What if we told you that your childhood experiences have a significant impact on your physical and mental health as an adult? This may seem like common sense to some, but it didn’t use to be. The Adverse Childhood Experiences Study (ACES) reshaped our understanding of childhood trauma.

The study found that the more adverse experiences people have in childhood, the poorer their health is physically and mentally. This knowledge is power- with this information, we can begin to change our cultural perceptions of adverse experiences and provide support for those who need it most. In this blog we will be breaking down my discussion on the Adverse Childhood Experiences Study from my Trauma Chat Podcast, episode 9.

As a disclaimer, in this blog we will be mentioning traumatic childhood events such as physical and sexual abuse. I encourage you to trust your own instincts and to stop reading if you believe that this will be triggering for you.

Childhood Trauma Is not Always Easy to Understand

Today we know that the experiences we have in our childhood can have a lasting impact on our lives, especially adverse experiences. We refer to these experiences as “childhood trauma”. How,ever this wasn’t always the case.

It was previously to be a common belief that the negative experiences of people’s childhood wouldn’t impact them as adults. The logic was that children do not develop enough to understand the negative experiences of their early life so they would live through it, “get over it”, and would be unaffected by it as adults.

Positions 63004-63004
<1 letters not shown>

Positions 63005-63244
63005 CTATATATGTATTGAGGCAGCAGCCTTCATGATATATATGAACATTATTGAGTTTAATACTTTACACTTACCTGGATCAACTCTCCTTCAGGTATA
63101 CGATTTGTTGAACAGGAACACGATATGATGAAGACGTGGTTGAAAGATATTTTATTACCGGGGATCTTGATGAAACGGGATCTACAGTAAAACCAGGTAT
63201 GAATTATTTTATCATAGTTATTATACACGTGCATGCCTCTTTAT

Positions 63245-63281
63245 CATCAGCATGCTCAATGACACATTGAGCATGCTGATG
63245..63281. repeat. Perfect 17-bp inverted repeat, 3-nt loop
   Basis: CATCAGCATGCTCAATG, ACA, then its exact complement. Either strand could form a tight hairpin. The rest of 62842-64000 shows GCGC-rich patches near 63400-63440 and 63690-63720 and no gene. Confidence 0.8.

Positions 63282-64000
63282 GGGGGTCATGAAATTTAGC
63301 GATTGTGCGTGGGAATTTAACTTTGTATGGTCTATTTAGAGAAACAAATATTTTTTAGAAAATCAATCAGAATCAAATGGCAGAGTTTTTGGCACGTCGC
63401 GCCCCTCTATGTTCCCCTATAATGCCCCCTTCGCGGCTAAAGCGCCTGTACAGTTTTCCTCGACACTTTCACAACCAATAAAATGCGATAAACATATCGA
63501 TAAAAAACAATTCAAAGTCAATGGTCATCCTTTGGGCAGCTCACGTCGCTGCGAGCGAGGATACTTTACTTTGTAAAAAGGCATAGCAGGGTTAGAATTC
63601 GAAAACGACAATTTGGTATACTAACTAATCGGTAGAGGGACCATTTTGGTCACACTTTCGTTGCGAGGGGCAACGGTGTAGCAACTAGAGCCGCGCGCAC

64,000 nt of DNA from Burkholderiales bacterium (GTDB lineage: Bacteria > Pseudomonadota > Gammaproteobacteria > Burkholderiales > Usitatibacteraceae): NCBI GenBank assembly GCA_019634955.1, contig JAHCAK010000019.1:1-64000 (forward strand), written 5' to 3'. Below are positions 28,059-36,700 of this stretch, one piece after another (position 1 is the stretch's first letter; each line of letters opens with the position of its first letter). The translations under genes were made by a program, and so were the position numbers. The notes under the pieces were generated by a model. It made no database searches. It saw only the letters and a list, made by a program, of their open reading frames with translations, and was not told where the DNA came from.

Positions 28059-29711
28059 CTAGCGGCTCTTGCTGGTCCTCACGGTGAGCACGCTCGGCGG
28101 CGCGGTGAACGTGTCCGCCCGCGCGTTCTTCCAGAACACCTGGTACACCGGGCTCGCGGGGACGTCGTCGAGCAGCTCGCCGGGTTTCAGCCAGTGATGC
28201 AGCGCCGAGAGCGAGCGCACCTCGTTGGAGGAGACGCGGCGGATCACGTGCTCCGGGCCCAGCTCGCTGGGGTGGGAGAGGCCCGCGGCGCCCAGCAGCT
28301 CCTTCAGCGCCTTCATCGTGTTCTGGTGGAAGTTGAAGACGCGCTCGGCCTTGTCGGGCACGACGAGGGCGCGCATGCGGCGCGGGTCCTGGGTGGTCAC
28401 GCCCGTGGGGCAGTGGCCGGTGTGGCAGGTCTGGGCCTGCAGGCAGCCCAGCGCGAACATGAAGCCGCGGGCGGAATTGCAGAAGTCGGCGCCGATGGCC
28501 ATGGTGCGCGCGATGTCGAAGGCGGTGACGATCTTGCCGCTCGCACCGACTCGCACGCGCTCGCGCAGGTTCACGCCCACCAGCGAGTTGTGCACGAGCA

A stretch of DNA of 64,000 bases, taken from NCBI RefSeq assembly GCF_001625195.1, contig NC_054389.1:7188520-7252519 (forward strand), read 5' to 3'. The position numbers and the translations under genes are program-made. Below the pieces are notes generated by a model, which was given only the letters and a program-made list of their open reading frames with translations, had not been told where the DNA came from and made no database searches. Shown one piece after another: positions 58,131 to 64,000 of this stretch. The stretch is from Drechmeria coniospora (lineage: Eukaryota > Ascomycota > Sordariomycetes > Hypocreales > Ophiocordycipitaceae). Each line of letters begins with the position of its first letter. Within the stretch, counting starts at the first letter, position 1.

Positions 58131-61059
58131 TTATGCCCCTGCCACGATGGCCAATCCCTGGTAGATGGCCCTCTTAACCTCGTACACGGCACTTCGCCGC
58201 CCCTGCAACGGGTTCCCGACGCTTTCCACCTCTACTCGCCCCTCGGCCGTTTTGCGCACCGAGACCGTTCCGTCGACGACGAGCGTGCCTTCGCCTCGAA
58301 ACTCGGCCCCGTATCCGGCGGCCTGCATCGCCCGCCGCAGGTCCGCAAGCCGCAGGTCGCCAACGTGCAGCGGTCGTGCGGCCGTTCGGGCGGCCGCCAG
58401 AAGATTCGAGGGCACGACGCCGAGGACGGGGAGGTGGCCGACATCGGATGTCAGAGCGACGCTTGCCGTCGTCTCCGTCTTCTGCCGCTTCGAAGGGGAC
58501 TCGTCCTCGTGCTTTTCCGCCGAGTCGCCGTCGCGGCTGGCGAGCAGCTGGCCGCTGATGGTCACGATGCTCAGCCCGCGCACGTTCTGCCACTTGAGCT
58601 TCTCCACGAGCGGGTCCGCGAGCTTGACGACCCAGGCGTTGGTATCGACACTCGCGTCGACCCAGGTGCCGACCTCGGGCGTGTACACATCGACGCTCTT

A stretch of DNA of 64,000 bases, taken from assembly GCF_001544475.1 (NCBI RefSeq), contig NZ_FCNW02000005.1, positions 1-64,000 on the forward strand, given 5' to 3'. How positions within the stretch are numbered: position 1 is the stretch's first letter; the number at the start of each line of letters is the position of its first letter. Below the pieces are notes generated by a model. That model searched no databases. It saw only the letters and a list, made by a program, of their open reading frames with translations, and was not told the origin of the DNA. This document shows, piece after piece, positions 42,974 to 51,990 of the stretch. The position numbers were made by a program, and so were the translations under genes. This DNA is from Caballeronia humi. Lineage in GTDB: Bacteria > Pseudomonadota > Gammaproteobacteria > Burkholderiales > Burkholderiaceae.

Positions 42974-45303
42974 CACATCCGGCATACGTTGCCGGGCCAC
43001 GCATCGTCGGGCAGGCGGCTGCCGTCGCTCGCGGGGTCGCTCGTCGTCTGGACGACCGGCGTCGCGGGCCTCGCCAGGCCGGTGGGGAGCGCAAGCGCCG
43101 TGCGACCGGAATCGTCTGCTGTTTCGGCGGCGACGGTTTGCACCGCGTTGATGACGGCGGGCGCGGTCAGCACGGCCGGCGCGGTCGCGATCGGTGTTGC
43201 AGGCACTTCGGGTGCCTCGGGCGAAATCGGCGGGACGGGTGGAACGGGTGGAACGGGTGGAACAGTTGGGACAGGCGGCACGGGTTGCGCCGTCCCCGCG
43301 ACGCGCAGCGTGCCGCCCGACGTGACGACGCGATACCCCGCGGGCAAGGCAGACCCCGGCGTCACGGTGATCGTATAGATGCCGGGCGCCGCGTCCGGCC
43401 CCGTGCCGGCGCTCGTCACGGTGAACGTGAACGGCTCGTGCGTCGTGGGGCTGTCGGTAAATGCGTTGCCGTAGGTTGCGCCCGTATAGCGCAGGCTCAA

Fortunately, this idea was questioned and eventually it was tested through the Adverse Childhood Experiences Study.

ACES Was Created to Understand the Impact of Childhood Trauma

The Adverse Childhood Experiences Study is one of the largest studies on the effects of adverse childhood experiences to have ever been conducted. It began in 1995 and was carried on through 1997 by Kaiser Permanente.

If you aren’t familiar with Kaiser Permanente, they are one of the largest healthcare providers in the United States. The participants of the ACE study were actually members of their insurance plan. So as you can imagine, they had a very large pool of participants to work with. They surveyed thousands of their members, in fact over 17,000 members, to conduct the ACE study.

The goal of the study was to compare people’s adverse childhood experiences with their state of health as adults. They were looking to see if there was a connection between the two to understand how our experiences in childhood impact us later in life.

Photo of a young boy sitting against a wall looking sad. This photo represents how understanding childhood trauma can help parents recognize it in children.

How Did They Study the Impact of Childhood Trauma on Adults?